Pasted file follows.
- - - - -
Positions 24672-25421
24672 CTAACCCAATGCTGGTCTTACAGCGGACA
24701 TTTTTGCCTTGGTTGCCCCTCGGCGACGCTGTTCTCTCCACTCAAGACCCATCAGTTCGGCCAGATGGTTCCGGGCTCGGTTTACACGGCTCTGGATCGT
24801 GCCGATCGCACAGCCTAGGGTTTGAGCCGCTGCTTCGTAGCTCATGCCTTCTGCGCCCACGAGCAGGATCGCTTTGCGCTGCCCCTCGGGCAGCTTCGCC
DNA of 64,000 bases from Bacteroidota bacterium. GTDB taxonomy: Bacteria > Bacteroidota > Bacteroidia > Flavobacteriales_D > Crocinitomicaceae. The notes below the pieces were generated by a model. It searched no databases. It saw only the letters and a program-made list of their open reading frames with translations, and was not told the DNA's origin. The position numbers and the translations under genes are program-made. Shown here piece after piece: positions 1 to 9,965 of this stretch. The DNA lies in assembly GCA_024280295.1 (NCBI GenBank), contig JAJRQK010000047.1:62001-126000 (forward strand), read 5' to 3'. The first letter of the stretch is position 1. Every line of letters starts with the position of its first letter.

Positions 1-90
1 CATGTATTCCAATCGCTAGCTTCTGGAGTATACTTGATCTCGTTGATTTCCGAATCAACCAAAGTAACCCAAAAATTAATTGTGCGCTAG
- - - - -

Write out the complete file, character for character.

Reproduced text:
Positions 24672-25421
24672 CTAACCCAATGCTGGTCTTACAGCGGACA
24701 TTTTTGCCTTGGTTGCCCCTCGGCGACGCTGTTCTCTCCACTCAAGACCCATCAGTTCGGCCAGATGGTTCCGGGCTCGGTTTACACGGCTCTGGATCGT
24801 GCCGATCGCACAGCCTAGGGTTTGAGCCGCTGCTTCGTAGCTCATGCCTTCTGCGCCCACGAGCAGGATCGCTTTGCGCTGCCCCTCGGGCAGCTTCGCC
DNA of 64,000 bases from Bacteroidota bacterium. GTDB taxonomy: Bacteria > Bacteroidota > Bacteroidia > Flavobacteriales_D > Crocinitomicaceae. The notes below the pieces were generated by a model. It searched no databases. It saw only the letters and a program-made list of their open reading frames with translations, and was not told the DNA's origin. The position numbers and the translations under genes are program-made. Shown here piece after piece: positions 1 to 9,965 of this stretch. The DNA lies in assembly GCA_024280295.1 (NCBI GenBank), contig JAJRQK010000047.1:62001-126000 (forward strand), read 5' to 3'. The first letter of the stretch is position 1. Every line of letters starts with the position of its first letter.

Positions 1-90
1 CATGTATTCCAATCGCTAGCTTCTGGAGTATACTTGATCTCGTTGATTTCCGAATCAACCAAAGTAACCCAAAAATTAATTGTGCGCTAG